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This is an Open Access article distributed under the terms of the Creative Commons Attribution License (http://creativecommons.org/licenses/by/2.0), which permits unrestricted use, distribution, and reproduction in any medium, provided the original work is properly cited.
Previous studies have revealed a wide-spread occurence of the partial and complete genomes of the reverse-transcribing pararetroviruses in the nuclear genomes of herbaceous plants. Although the absence of the virus-encoded integrases attests to the random and incidental incorporation of the viral sequences, their presence could have functional implications for the virus-host interactions.
Analyses of two nuclear genomes of grapevine revealed multiple events of horizontal gene transfer from pararetroviruses. The ~200–800 bp inserts that corresponded to partial ORFs encoding reverse transcriptase apparently derived from unknown or extinct caulimoviruses and tungroviruses, were found in 11 grapevine chromosomes. In contrast to the previous reports, no reliable cases of the inserts derived from the positive-strand RNA viruses were found. Because grapevine is known to be infected by the diverse positive-strand RNA viruses, but not pararetroviruses, we hypothesize that pararetroviral inserts have conferred host resistance to these viruses. Furthermore, we propose that such resistance involves RNA interference-related mechanisms acting via small RNA-mediated methylation of pararetroviral DNAs and/or via degradation of the viral mRNAs.
The pararetroviral sequences in plant genomes may be maintained due to the benefits of virus resistance to this class of viruses conferred by their presence. Such resistance could be particularly significant for the woody plants that must withstand years- to centuries-long virus assault. Experimental research into the RNA interference pathways involving the integrated pararetroviral inserts is required to test this hypothesis.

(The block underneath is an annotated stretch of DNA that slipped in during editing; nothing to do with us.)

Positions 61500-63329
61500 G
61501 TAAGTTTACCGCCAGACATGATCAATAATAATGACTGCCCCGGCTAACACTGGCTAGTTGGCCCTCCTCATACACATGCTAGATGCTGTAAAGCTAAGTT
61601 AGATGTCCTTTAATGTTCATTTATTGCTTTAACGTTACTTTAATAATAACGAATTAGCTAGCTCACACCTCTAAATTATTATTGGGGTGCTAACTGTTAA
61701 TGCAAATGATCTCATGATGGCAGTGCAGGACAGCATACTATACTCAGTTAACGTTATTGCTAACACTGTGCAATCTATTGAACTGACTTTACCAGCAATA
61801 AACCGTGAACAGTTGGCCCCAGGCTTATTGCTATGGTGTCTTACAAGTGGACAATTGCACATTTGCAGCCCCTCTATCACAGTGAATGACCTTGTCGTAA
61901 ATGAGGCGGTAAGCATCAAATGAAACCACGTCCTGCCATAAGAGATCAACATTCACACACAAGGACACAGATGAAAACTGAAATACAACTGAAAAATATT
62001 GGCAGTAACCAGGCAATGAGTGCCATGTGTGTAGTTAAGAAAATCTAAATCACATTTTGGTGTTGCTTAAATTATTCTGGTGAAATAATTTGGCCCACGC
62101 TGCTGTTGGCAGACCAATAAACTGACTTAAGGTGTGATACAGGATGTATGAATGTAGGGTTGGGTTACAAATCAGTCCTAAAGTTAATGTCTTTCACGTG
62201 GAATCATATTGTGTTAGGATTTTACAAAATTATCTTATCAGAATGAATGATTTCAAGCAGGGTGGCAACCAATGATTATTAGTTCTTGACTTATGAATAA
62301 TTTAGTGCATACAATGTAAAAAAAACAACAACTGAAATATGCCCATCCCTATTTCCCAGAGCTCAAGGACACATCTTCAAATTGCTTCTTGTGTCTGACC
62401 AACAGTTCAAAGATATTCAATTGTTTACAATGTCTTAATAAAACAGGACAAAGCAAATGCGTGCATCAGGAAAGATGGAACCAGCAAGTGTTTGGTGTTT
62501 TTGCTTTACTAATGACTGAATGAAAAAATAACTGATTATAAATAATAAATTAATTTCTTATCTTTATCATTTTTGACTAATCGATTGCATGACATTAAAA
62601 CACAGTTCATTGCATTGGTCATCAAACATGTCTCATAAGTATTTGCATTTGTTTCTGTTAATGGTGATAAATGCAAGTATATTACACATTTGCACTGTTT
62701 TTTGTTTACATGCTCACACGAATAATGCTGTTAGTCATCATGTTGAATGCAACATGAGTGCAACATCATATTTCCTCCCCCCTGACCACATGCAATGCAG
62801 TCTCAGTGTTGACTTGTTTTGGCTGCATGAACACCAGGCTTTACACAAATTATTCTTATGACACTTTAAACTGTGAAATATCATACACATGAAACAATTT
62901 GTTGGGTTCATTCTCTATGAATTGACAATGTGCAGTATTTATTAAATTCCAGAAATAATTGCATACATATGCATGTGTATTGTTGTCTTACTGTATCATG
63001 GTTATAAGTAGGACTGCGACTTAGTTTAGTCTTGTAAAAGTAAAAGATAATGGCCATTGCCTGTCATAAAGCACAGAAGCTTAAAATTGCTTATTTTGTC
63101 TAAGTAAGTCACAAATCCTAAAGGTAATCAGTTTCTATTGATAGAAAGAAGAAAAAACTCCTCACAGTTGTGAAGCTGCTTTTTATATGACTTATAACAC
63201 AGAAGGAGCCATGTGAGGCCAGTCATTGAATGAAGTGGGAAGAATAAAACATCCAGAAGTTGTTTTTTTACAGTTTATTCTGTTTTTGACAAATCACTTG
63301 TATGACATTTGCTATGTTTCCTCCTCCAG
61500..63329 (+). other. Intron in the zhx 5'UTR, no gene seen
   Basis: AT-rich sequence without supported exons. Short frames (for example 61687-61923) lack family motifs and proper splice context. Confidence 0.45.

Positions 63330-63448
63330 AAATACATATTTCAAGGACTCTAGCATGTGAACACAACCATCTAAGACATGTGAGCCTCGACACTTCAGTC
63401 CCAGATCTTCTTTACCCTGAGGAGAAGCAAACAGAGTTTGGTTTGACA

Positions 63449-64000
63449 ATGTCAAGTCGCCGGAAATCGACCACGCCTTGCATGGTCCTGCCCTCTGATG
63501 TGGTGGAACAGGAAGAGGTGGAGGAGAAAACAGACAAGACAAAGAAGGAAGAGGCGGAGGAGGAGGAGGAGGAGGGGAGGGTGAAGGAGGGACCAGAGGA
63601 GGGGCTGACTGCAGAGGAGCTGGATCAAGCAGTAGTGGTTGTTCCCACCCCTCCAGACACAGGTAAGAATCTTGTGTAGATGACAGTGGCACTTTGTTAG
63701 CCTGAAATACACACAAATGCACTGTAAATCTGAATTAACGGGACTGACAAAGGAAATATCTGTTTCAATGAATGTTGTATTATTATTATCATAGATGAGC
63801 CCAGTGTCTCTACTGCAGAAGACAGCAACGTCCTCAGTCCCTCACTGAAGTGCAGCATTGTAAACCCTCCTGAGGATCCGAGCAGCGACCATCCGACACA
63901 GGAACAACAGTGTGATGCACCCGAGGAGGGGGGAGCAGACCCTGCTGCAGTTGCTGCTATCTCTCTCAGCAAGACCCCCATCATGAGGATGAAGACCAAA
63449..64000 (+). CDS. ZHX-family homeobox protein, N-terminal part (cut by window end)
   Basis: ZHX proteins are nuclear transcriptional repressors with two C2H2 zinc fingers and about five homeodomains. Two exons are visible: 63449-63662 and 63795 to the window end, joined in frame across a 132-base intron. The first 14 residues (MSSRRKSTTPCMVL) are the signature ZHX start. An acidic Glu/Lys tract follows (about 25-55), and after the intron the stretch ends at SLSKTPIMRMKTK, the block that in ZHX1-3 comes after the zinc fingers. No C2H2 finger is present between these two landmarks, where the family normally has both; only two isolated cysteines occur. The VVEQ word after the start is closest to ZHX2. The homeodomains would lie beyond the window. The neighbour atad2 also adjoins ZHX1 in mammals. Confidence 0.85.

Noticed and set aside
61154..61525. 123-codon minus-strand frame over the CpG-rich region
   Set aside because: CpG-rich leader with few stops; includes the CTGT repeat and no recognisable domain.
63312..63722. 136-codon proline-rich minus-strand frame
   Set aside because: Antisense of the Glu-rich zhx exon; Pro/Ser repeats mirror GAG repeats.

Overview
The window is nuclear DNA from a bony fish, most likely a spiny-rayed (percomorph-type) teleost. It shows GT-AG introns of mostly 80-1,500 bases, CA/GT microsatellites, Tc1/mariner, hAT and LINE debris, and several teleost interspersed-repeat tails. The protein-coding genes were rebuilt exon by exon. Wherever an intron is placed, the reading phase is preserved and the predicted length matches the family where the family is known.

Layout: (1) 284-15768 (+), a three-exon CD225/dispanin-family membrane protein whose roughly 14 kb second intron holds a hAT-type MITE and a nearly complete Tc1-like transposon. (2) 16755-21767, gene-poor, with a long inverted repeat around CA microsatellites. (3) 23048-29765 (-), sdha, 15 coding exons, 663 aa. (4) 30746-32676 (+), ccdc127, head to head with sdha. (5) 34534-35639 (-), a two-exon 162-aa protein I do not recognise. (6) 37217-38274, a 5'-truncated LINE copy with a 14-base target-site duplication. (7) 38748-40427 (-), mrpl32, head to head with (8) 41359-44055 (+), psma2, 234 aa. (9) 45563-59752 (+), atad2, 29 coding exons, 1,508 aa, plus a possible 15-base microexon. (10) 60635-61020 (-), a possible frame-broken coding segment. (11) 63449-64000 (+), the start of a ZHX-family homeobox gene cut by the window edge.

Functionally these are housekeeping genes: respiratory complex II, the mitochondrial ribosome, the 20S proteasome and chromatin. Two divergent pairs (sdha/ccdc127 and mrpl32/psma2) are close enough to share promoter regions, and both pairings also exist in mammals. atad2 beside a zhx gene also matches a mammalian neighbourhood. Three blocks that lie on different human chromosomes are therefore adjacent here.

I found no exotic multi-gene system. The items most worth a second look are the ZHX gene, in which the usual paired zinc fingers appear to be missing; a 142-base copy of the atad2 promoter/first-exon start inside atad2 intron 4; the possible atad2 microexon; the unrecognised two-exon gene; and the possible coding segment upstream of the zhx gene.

This article was reviewed by Arcady R. Mushegian, I. King Jordan, and Eugene V. Koonin.
A recent concept of the Virus World based on the comparative genomics traces the origins of 'viral hallmark genes' that are broadly distributed among RNA, DNA, and retroid viruses and parasitic elements to the precellular genetic systems . At the same time, this concept emphasizes a tight connection between evolution of viruses and cells that involves numerous events of horizontal gene transfer, or HGT [2,3]. Such bidirectional gene flow between viruses and cells is evident from the presence of the homologs of cellular genes in viral genomes and presence of proviruses and virus-derived genes in prokaryotic and eukaryotic genomes [4,5]. Some transfers of viral genes to host organisms appear to be very ancient, whereas others are relatively recent. The sizes of virus-derived inserts range from short stretches of the bacteriophage genomes used for antiviral defense  to the entire viral genomes capable of resurrecting infectious viruses, as in the case of virion DNA-containing, reverse-transcribing, plant pararetroviruses [7-9]. Unlike animal RNA-containing retroviruses that use genome integration as a part of their infection cycle, plant pararetroviruses lack integrase or other means for active host genome invasion. This, and the normal exclusion of viruses from the plant germ cells, reduce the likelihood of genome integration and suggest that a heritable maintenance of pararetroviral sequences has potential benefits for the host plants . Whereas the presence of the viral inserts derived from DNA-containing viruses in plant genomes is well established [7,11], the case for such inserts from positive-strand RNA viruses remained a matter of debate.